Insect pests

The European corn borer and the ear worm both threaten corn crops, but the latter is more severe in the South and central states. Where winter temperatures fall below 0°F (-17.77*C), most overwintering ear worms die. The borer often attacks sweet corn, and can be spotted by the presence of a small pile of sawdust like material beside a small hole beneath the tassel. Squeeze the stalk and smash the worm before it has time to crawl down and eat its way into the ear.

Corn root worm is a serious pest to commercial growers who plant corn in the same fields year after year. The pest can be controlled by rotation of crops and organic insect control. They thrive particularly in poorly drained soils and during cool, wet springs.

Bird damage

Birds are a problem, particularly on small plots where they can wipe out the entire planting. Tar-coated seeds may save some crops, but are difficult to plant except by hand. You might want to make a scarecrow for a small plot, or try covering the corn rows with wire until the corn is too high for the birds to bother.

Animal predators

Animal predators, particularly raccoons, usually bother the corn when it is almost mature. Organic gardeners have tried to keep raccoons out of their patches by various methods, some more successful than others. A transistor radio hung in the patch and turned on at night is supposed to keep them away. Leaving a dog tied in or near the patch might also be a good idea if you're having particular trouble.

Corn diseases and blights

Corn diseases and blights can be a serious problem, but they have been partially combatted by breeding more resistant varieties of corn and companion planting. Some of the molds that rot corn can make you ill, however, so it is good practice never to eat moldy corn or feed it to livestock. Besides a risk of poisoning, moldy corn might be infected with aflotoxins that are carcinogenic.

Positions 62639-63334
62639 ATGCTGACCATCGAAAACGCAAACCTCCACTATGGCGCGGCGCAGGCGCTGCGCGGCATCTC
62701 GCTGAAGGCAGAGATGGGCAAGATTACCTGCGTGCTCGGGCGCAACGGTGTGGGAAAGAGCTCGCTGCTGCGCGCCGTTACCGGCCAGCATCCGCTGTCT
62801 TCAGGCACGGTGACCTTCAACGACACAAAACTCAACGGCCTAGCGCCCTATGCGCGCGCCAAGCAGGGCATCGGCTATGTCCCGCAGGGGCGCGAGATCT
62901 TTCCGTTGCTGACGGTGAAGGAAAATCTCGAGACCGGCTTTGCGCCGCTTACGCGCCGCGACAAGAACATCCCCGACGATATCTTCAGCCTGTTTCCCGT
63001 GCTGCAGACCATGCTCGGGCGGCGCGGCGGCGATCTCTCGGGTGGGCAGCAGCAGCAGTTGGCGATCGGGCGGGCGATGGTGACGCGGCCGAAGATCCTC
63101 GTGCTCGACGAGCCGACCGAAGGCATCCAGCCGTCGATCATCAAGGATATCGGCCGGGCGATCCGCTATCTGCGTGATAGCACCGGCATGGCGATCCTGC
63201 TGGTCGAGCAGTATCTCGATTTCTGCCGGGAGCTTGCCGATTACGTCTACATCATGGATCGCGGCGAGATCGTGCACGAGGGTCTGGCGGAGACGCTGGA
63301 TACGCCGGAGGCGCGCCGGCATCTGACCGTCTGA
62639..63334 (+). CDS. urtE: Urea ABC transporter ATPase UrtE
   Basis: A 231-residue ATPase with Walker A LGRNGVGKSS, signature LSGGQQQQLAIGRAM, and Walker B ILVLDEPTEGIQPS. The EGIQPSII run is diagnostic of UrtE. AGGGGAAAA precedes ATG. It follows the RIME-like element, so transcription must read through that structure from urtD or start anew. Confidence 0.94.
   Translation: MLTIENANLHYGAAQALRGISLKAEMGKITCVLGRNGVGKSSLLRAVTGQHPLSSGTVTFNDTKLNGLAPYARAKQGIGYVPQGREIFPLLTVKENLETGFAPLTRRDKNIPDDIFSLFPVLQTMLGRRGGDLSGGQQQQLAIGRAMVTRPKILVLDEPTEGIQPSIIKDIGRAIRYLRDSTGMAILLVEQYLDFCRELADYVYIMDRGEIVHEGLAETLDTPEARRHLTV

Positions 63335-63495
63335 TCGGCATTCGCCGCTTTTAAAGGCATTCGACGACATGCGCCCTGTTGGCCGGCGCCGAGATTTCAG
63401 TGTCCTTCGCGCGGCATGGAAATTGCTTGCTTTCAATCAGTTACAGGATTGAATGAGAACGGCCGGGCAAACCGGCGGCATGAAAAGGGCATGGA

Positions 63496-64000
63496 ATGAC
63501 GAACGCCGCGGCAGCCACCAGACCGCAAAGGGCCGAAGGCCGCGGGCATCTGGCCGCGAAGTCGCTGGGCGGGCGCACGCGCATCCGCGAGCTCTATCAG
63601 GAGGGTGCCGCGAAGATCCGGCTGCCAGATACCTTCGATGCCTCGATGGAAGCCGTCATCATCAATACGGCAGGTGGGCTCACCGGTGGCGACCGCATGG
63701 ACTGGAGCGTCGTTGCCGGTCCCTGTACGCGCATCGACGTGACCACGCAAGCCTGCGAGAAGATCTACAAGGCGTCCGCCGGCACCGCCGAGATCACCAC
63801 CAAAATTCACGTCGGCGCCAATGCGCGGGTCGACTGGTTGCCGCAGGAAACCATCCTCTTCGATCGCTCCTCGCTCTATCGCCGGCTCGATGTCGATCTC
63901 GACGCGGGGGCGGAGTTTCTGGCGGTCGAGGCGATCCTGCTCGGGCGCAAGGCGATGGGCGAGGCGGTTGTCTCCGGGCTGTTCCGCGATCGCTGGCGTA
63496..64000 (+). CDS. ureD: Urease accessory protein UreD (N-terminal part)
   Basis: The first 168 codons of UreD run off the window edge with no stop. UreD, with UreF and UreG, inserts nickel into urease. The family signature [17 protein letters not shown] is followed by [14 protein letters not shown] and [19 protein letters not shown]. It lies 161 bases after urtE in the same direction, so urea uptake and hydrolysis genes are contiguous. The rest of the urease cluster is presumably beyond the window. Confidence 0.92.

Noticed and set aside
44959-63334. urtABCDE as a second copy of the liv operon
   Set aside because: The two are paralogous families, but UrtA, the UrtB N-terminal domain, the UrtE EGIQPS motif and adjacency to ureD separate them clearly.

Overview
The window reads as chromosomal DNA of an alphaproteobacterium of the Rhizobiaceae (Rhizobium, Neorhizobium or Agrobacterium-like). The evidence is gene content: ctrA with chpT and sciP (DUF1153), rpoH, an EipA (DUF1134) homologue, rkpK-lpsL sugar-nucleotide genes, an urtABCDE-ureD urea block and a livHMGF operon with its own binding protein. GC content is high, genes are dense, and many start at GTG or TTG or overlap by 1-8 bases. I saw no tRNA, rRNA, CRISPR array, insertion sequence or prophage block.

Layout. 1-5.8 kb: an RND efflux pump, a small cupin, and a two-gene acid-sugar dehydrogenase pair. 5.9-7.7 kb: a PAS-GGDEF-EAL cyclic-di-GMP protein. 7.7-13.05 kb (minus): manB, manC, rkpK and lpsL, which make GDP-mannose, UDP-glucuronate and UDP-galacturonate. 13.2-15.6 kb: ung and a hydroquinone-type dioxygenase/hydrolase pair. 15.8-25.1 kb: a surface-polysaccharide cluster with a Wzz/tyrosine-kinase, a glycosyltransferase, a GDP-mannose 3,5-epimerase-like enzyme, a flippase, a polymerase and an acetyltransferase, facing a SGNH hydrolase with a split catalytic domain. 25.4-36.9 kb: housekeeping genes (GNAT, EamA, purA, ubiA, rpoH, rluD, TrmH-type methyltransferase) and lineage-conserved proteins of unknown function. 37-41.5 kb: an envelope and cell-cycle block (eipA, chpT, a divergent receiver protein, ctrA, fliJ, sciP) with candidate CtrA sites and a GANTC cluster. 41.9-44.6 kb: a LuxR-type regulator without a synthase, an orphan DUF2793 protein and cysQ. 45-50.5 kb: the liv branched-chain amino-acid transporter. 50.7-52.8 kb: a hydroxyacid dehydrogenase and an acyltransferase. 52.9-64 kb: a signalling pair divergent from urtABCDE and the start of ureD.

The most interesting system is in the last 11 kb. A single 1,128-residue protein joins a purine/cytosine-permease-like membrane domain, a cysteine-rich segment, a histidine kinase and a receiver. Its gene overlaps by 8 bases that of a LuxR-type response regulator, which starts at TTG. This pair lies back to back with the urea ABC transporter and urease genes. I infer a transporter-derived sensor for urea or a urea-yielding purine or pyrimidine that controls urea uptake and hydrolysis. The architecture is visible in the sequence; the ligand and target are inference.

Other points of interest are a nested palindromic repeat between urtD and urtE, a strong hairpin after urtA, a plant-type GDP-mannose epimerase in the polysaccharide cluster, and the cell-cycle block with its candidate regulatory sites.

The best defense against corn diseases and blights is to use resistant hybrids and to use clean culture practices. Plow under plant debris, and rotate crops. If you are having problems with an infestation of your corn crop, contact your county agent for more information.

Storing and using corn

Cribs for storing Corn

Whole corn can be stored in any number of different structures. Traditional corncribs were built at most four feet wide and out of wooden slats to allow plenty of air to circulate through the drying corn. You might build one if you grow enough corn, or perhaps you could buy a crib from a neighbor, dismantle it and reassemble it on your property.

New metal cribs can also be purchased, and you might be able to build a crib from a snow fence. A few bushels of corn can be kept in steel drums. These will be rat-proofed if kept tightly covered, and both traditional slatted cribs and metal ones can be rat proofed with hardware cloth. In any case, it's a good idea to have a few farm cats living near the corncrib.

Corn shelling and grinding

Corn for table use as meal should be shelled and ground. You can feed the whole ear, ground cob and all, to cows and steers, but chickens and pigs eat shelled, coarsely ground kernels. A variety of shellers, hand-cranked and mechanical, are available, as are motor-powered gristmills. Check farm sales for used ones.

Corn as silage

Corn can also be stored and fed as silage (although not to your family)—chopped, when green, stalk and all, and stored in a tightly packed pile so air is excluded. This method of storage is not very practical for a small farm since it requires fancy equipment.

Freezing, canning and parching corn

Extra sweet corn can be frozen, canned or parched—dried on the cob and popped with popcorn. Popcorn must be shelled before popping. It is best to shell all your popcorn and save the seeds in tightly closed glass jars in a cool, dry place.

Kitchen Tip:
Corn for popping should be harvested when the kernels are hard and glossy before they are picked. If harvested too early the corn will not pop well.

If the corn doesn't pop well, it might be because it is too dry. In this case, add a tablespoon of water to every quart jar of popcorn, shake well, and seal for a few days. If corn is still too dry, repeat the treatment. You know when you've added too much water if the corn pops with a loud explosion and the popped corn is jagged, small and tough.

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Copyright© 2014 Gene DeFazzio